This is a sponsored article on behalf of the National Theatre.
James Joyce’s final work, Finnegan’s Wake, has been left largely untouched by theatre-makers. Why? Notoriously idiosyncratic, pun-laden and a largely absent (or at least indiscernible) plot make it no easy read. But one of Ireland’s leading theatre-makers, Olwen Fouéré, has taken on the challenge of adapting this controversial novel, allowing the audience to experience it through live performance and sound rather than text.
And what a difference this makes. riverrun is not an adaptation of the novel, but a rendition of the book’s final sequence. Fouéré performs a stream of consciousness monologue, embodying the voice of the river. From the first falling rain droplets to the final dissolution into the ocean, the audience is guided away from the linguistic complexity of Joyce’s text and instead immersed in its musicality.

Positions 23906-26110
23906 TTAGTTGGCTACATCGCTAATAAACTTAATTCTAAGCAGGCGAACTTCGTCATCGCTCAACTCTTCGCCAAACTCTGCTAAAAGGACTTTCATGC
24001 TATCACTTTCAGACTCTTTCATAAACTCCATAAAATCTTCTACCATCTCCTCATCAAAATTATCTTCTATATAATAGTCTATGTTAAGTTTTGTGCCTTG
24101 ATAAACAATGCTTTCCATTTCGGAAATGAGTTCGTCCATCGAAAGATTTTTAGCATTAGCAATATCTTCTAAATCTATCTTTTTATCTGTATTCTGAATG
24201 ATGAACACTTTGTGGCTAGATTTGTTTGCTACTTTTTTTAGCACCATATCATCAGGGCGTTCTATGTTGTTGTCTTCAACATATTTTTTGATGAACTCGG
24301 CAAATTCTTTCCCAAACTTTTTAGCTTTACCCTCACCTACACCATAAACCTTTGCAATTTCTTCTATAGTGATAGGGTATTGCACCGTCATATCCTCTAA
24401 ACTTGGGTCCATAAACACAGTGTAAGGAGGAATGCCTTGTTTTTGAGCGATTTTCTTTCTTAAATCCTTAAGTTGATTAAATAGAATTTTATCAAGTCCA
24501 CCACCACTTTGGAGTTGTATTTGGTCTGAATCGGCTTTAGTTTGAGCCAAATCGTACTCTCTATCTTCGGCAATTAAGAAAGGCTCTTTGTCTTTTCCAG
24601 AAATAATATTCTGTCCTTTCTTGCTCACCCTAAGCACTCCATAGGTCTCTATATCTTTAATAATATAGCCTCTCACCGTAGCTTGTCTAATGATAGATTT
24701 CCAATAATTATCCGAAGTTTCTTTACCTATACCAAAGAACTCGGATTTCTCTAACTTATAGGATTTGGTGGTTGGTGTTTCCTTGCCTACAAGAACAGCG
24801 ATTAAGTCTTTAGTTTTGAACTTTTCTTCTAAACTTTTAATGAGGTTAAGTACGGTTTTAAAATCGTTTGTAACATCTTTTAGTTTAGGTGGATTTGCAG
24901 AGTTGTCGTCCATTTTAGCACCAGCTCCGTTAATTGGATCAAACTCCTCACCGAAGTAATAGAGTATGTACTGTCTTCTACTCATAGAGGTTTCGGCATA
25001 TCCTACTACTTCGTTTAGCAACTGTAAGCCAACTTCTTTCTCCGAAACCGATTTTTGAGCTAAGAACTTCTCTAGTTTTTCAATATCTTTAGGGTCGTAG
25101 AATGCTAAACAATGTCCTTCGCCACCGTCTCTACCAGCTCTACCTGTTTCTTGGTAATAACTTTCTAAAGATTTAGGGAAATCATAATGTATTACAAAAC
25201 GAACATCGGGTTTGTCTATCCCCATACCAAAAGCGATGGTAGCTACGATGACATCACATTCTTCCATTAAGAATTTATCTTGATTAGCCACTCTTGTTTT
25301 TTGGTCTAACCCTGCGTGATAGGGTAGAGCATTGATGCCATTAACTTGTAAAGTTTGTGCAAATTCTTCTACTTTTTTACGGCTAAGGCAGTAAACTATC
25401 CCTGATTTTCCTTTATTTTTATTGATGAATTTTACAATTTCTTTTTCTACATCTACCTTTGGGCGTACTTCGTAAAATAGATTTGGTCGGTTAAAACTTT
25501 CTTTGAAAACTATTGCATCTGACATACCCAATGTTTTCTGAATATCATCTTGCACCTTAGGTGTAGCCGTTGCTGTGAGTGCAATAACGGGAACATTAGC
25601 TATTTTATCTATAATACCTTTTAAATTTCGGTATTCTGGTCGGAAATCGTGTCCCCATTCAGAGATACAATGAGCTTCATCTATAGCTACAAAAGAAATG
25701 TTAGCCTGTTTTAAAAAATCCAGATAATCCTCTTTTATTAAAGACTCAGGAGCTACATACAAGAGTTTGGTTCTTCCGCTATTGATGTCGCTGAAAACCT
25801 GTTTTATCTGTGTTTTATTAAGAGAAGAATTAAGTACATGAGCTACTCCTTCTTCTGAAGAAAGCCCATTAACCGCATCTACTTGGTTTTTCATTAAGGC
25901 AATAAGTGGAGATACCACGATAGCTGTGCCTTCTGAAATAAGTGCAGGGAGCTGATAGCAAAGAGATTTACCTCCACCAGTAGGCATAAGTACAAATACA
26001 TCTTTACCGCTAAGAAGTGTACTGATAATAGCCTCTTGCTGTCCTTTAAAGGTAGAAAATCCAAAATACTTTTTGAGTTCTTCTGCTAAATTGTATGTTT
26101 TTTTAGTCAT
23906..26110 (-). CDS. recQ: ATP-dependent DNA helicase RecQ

Composer and sound designer Alma Kelliher surrounds the mesmerising performance with a babbling, gurgling soundscape to accompany the river’s channel of voices that together, form a fragmented narrative, touching upon classical myth and Irish topography.
riverrun is at the Shed between 11-22 March. Tickets cost £12-£20 and can be booked online or via the box office on 020 7452 3244.